Two separate conversations in the past few months remind me of an important, but often forgotten lesson.
Speaking with a friend a couple of weeks ago, I was surprised to find that this former Peace Corps volunteer had not been involved in volunteer work for years. He explained that there were so many organizations he wanted to help, he found himself in a classic case of paralysis by analysis.
My other conversation was with a bank executive who, along with his family, was involved with more charities than you could count on your fingers and toes. He complained throughout lunch about the family's lack of enjoyment and his fear that they were beginning to lose some of their effectiveness as volunteers.
These two conversations brought home a lesson we usually learn early in life, but often forget: It is important to focus your efforts if you want to be successful. As a child, my fourth-grade teacher told us repeatedly: "You can do anything you want, but not everything."
Volunteering, even today, offers an opportunity to break away from the impossibly frenetic pace of our lives. Since charities suffer from perennial shortages of volunteers, more and more organizations bend over backward to accommodate these precious resources.
Volunteering frequently offers a stable environment within which volunteer can weather the storms of corporate downsizings, changes in marital status and a host of other pitfalls of modern life.
Some of the most effective volunteers I know have been regulars at the charity of their choice for more than a decade. They steadily climb the organization's learning curve, often becoming unpaid staff in the most responsible use of the term. Paid and volunteer staff come to these volunteers for counsel.
Focusing one's volunteering is an exercise in self-discipline. Every volunteer ought to ask herself at the beginning of the experience why she is volunteering. Then, every few months, she should examine whether or not her initial expectations are being met. If not, there should be some serious soul-searching to determine ways to help bring the experience in line with expectations.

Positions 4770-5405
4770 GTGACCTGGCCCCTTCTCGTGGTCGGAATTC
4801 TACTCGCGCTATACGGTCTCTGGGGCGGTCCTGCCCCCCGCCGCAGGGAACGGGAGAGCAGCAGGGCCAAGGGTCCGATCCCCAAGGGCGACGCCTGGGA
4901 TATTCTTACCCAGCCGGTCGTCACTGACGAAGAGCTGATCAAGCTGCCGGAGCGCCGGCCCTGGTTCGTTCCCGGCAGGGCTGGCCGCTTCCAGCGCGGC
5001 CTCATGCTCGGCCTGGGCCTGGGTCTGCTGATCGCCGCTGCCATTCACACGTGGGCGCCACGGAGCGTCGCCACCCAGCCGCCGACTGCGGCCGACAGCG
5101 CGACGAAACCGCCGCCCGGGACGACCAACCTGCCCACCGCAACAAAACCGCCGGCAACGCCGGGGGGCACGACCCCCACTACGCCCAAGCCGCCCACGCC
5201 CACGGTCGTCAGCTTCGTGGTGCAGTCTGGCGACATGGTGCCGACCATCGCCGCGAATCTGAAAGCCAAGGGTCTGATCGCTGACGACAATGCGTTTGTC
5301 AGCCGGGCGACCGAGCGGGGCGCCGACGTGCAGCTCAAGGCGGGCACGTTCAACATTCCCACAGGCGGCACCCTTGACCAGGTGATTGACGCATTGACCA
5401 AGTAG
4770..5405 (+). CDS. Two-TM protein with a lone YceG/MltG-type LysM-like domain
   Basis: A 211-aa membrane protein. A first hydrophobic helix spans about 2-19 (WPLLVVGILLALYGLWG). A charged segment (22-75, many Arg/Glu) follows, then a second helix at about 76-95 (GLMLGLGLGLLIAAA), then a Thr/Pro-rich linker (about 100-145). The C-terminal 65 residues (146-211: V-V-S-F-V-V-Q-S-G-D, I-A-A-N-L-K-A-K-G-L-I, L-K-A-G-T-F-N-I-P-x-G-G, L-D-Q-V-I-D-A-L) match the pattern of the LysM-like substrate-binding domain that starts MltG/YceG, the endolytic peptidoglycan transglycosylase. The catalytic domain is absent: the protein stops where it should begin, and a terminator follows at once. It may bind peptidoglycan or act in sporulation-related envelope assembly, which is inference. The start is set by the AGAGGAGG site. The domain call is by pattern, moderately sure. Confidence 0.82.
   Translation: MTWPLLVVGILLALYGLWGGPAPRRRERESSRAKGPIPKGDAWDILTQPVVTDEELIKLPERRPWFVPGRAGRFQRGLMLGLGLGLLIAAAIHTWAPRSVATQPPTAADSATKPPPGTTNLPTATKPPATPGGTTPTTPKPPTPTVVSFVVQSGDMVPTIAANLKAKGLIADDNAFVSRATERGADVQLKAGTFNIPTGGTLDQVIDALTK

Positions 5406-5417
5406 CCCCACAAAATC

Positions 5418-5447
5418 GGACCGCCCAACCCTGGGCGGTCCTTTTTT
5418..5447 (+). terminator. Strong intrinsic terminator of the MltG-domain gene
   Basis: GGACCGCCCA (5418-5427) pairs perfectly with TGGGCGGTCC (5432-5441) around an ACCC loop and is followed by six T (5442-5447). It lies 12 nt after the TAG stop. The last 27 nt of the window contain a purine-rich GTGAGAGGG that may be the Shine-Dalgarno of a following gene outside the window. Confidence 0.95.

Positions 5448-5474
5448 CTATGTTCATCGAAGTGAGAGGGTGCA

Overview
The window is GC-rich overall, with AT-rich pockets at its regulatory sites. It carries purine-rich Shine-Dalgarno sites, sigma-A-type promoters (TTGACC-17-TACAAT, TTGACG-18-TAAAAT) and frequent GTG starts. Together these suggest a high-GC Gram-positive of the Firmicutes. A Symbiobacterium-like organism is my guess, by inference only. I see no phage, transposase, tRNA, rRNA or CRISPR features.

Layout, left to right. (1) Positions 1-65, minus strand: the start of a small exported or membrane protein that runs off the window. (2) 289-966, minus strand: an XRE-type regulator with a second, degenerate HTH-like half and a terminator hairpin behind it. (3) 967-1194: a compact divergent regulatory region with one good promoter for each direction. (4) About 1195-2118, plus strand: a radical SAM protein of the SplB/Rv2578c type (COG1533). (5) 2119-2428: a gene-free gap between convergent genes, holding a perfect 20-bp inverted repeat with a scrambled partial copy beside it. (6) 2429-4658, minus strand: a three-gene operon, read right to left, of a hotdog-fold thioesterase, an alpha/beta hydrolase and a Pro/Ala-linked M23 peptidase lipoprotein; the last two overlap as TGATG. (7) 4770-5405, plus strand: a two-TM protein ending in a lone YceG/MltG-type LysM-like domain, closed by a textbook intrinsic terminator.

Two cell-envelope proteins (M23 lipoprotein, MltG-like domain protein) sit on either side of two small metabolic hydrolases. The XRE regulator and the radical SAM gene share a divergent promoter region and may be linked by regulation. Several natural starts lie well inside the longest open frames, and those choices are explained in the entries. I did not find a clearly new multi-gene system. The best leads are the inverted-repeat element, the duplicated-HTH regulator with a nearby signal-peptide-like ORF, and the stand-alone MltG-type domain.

In some cases, such an examination will result in changes within the volunteer. In other cases, a frank discussion with the volunteer supervisor will help put the experience back on track.
For a family, choosing a group to volunteer for offers an uncommon opportunity for family dialogue and problem-solving. If a family wishes to volunteer -- and every family should -- then a family meeting is in order.
The time constraints on the family and other realities of everyday life, such as sheer exhaustion from running the kids all over town, should form the basis for such a discussion.
Find out what the children feel passionate about. Are they concerned about the environment? Would they like to work with animals? Is your teen-ager concerned about world peace?
Help the children understand that they can make a difference. "Think globally, act locally" is a marvelous concept for young people to internalize, whether working to eliminate hunger or helping the environment. But children also need to understand that every choice they make has consequences. Time taken up by volunteering may mean less time for Saturday morning cartoons. And, a commitment to volunteering helps children to understand that the experience should be played out until the results of their focused efforts are clear.
In the end, family members will see their efforts bear fruit after they are in a relationship with the organization and its clientele for a few months. During this time it's a good idea to resist demands on one's time from other worthy causes, until you can determine whether your volunteering is beneficial to the organization and fulfilling to you. Focusing one's efforts invariably increases the quality of the experience for everyone.
(Lester A. Picker is a philanthropy consultant. Write to him at 71 Bathon Circle, Elkton, Md., 21921;  392-3160.)